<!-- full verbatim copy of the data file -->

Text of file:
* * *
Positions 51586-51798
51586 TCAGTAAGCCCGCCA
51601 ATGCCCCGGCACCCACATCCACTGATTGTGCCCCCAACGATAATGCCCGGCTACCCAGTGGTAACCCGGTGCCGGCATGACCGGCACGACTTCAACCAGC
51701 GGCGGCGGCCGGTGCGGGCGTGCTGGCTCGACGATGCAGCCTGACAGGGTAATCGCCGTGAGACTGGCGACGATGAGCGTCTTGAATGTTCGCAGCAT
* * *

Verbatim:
Positions 51586-51798
51586 TCAGTAAGCCCGCCA
51601 ATGCCCCGGCACCCACATCCACTGATTGTGCCCCCAACGATAATGCCCGGCTACCCAGTGGTAACCCGGTGCCGGCATGACCGGCACGACTTCAACCAGC
51701 GGCGGCGGCCGGTGCGGGCGTGCTGGCTCGACGATGCAGCCTGACAGGGTAATCGCCGTGAGACTGGCGACGATGAGCGTCTTGAATGTTCGCAGCAT